Police continue to enforce traffic safety on K-7 detours
A major construction project at Kansas Highway 7 and Johnson Drive has police busy making sure motorists on K-7 and detoured into adjoining neighborhoods are observing traffic laws.
Capt. Rob Moser, public information officer for the Shawnee Police Department, said officers have done their best to enforce traffic safety along the detour routes related to construction of the interchange and have had few complaints from residents in the area. Some residents in the affected neighborhoods say that while drivers along the detours haven’t been causing major problems for the most part, it might be nice to see police running radar in the area to continue to remind drivers to be slow and safe, especially now that school again is in session.
Moser said the Police Department was being proactive with enforcement activities in and around the construction area in an attempt to avert traffic-related problems. Construction has closed the heavily traveled intersection at Johnson Drive and K-7, and marked detours take motorists along residential streets.
“Since March, officers have conducted targeted enforcement over 220 separate times at several intersections and roadways in the area,” Moser said.
He said these efforts have resulted in several hundred warnings and citations over the past few months to slow drivers down on open roadways and ensure traffic laws are observed at intersections. There are five targeted enforcement locations surrounding the construction area.
“Since March, we have issued a total of 196 tickets and 73 warnings in just those five areas,” he said.
A recent example of a specific enforcement was on Aug. 2, when the department’s Traffic Safety Unit conducted a saturation patrol on K-7 where motorists were approaching the construction area, and 67 tickets were written that day alone.
In another on Aug. 18 on K-7, police wrote 56 tickets, gave five warnings and made one DUI arrest.
Moser said it would be hard to determine the total number of tickets written in the detour/ interchange area outside of the targeted enforcements, since tickets within that area have not been given their own code in the Police Department’s tracking system.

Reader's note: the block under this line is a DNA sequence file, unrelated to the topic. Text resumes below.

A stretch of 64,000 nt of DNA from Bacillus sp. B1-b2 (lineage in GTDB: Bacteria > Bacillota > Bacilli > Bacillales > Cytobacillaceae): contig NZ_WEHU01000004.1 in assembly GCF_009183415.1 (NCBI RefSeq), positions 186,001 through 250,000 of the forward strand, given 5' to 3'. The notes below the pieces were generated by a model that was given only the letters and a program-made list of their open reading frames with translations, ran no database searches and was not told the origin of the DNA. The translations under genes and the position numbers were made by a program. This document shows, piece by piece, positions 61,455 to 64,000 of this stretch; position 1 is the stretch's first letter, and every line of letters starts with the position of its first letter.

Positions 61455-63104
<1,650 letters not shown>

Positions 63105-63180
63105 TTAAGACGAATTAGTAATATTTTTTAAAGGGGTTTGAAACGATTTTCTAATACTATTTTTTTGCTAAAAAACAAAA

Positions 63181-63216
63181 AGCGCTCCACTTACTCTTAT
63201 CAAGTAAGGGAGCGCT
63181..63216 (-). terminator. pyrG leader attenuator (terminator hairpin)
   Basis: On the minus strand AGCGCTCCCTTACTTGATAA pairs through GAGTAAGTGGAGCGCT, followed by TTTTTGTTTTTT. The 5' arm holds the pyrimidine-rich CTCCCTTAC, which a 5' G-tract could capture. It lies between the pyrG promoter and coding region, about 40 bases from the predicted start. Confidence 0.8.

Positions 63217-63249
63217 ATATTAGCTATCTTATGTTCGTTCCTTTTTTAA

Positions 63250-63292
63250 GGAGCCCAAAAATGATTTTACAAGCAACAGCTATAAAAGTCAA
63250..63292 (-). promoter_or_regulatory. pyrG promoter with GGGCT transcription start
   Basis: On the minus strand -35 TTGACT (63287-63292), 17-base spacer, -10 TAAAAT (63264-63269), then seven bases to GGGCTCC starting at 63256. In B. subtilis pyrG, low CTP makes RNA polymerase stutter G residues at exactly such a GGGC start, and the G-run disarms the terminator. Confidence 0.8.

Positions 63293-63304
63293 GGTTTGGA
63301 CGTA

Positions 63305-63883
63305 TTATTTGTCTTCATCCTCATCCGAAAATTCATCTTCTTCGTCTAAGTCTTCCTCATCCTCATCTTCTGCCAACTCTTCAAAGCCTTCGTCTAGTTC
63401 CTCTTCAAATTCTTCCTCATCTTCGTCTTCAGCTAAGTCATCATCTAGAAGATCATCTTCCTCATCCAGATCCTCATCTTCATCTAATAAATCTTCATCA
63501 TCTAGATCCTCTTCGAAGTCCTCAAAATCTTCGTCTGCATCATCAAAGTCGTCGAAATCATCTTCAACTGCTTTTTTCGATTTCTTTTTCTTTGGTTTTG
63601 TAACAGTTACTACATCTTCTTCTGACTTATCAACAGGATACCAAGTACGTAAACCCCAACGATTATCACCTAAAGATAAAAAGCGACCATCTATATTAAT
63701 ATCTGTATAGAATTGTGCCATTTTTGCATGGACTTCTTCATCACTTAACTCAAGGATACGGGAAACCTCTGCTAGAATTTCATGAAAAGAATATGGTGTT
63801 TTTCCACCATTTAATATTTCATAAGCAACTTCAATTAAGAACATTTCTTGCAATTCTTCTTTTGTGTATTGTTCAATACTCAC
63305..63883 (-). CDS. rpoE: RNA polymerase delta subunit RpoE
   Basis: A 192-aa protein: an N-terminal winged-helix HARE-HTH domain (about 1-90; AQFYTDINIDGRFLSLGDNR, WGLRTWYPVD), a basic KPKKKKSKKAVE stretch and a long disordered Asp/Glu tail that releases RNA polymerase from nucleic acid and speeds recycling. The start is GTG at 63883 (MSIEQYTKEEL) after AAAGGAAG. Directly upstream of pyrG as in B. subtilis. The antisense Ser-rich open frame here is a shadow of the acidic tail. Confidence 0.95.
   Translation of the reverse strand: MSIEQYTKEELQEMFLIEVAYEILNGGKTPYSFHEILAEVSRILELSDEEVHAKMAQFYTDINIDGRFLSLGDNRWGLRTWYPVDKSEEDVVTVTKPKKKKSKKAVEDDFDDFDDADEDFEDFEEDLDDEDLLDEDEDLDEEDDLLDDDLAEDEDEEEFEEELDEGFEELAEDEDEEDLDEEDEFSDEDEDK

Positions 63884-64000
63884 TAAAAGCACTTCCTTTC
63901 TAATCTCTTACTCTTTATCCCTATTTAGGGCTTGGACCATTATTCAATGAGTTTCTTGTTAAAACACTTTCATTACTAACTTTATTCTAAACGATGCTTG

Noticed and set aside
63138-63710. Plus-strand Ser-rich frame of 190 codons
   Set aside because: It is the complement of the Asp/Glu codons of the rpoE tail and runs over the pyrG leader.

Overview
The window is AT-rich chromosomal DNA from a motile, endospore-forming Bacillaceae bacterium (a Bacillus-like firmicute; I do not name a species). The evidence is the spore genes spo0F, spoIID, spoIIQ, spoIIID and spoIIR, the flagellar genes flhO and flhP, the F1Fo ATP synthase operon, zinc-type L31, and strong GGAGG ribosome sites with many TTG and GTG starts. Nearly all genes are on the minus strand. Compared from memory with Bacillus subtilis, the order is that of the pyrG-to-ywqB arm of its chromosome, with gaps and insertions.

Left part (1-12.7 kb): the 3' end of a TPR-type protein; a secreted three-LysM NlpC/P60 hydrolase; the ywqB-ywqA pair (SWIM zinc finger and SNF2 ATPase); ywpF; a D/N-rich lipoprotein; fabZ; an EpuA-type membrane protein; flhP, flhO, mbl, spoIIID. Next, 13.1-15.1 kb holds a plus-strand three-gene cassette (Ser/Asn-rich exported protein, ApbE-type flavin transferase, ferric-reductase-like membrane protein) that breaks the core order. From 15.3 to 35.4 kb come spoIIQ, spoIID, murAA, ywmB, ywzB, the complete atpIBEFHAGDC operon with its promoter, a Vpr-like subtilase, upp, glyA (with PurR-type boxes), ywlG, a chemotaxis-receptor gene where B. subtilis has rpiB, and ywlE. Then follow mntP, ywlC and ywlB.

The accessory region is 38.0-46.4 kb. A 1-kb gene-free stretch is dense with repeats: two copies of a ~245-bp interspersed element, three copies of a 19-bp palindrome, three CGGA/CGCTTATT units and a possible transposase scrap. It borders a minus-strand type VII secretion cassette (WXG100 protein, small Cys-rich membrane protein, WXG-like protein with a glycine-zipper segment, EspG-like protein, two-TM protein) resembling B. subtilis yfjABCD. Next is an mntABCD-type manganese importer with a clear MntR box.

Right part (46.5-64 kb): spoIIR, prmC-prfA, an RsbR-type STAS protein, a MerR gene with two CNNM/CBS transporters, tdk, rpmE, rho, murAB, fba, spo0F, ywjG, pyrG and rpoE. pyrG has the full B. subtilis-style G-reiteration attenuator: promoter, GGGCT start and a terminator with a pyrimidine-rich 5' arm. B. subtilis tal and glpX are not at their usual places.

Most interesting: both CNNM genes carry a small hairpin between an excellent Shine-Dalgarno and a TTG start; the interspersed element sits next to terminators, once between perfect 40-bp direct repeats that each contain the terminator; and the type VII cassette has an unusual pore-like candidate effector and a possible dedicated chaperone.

Accidents in the area of the highway detours have been minimal, Moser said; police have investigated five reported motor vehicle accidents between March 1 and Aug. 15 from the area between 47th and 57th streets and Meadowview and Woodsonia Drive.
“Our crime analysis unit indicates this is within range of what would be considered normal for that area during that given time frame,” he said.
Moser said complaints from residents in the area also have been minimal.
“Although we do receive sporadic calls of traffic related inquiries, all seems to be going well with the traffic movement in the construction area as motorists continue to drive responsibly with consideration for the work being done,” he said.
But some residents said it would be nice to see a few more speed traps in their neighborhoods.
Though traffic flow is much greater on his street since the 57th Street connection opened, Mike Harvill said most drivers were obeying the 25-mile-per-hour speed limit.
“You’d think they would, because they all live out here, unless they’re just visiting the area,” he said.
Police had a presence in the neighborhood the first week that traffic began using the new connection to get to Hedge Lane Terrace and its K-7 access points, and though Harvill hasn’t seen them as much since, he said speeders haven’t been too much of a problem.
However, Harvill said the SMART speed-monitoring trailer placed near the new cut-through in the first week that it was open helped cut down on speeding.
“You could see people come over the hill, see (on the trailer) that they were speeding and hit the brakes to slow down,” he said.
Moser said in the seven days the trailer was in place, July 14 to 21, 16,605 vehicles passed by it, with an average speed of 22.16 mph. The fastest speed recorded was 46 mph, which also was the only person speeding over 40 mph.
Harvill said the biggest problem was in the morning, with more people tending to speed on their way to work. Mornings also bring a steady stream of traffic, making it difficult for him to back out of his driveway. In the evenings, traffic lights off of K-7 provide for breaks in the traffic flow reaching his neighborhood, so it’s easier to leave the driveway.
The worst byproduct he has noticed from the project, aside from morning traffic, is an increase in trash in his yard.
Todd and Maggie Riley, who live near Woodsonia Drive, say they think police could be out with traffic enforcement more on that leg of the detour.
The Rileys say while enforcement was high in the first couple of weeks that the detours were put into use, they haven’t seen police as much recently.
“They still do patrols, but they aren’t shooting radar,” Maggie said. “Hopefully that gets better now that school is starting back up and the weather is cooling off, so more people are outside.”
The Rileys say they understand that it is hard to keep to the lower speed limit at times, which is why drivers on the detours need to see the police to have a reminder. They believe the less drivers see police officers in the area, the easier it is to forget or feel less pressure to watch their speed.
“I think most people are aware of the speed limit, it’s just once again, 25 miles per hour is hard to adhere to,” Maggie Riley said.
Moser said the Police Department has tried to respond to complaints and concerns reported in the area.
“Traffic complaints from the public have been relatively low, and when citizens do call to advise of specific problems, those areas are added to the targeted enforcement locations to be followed up on,” he said.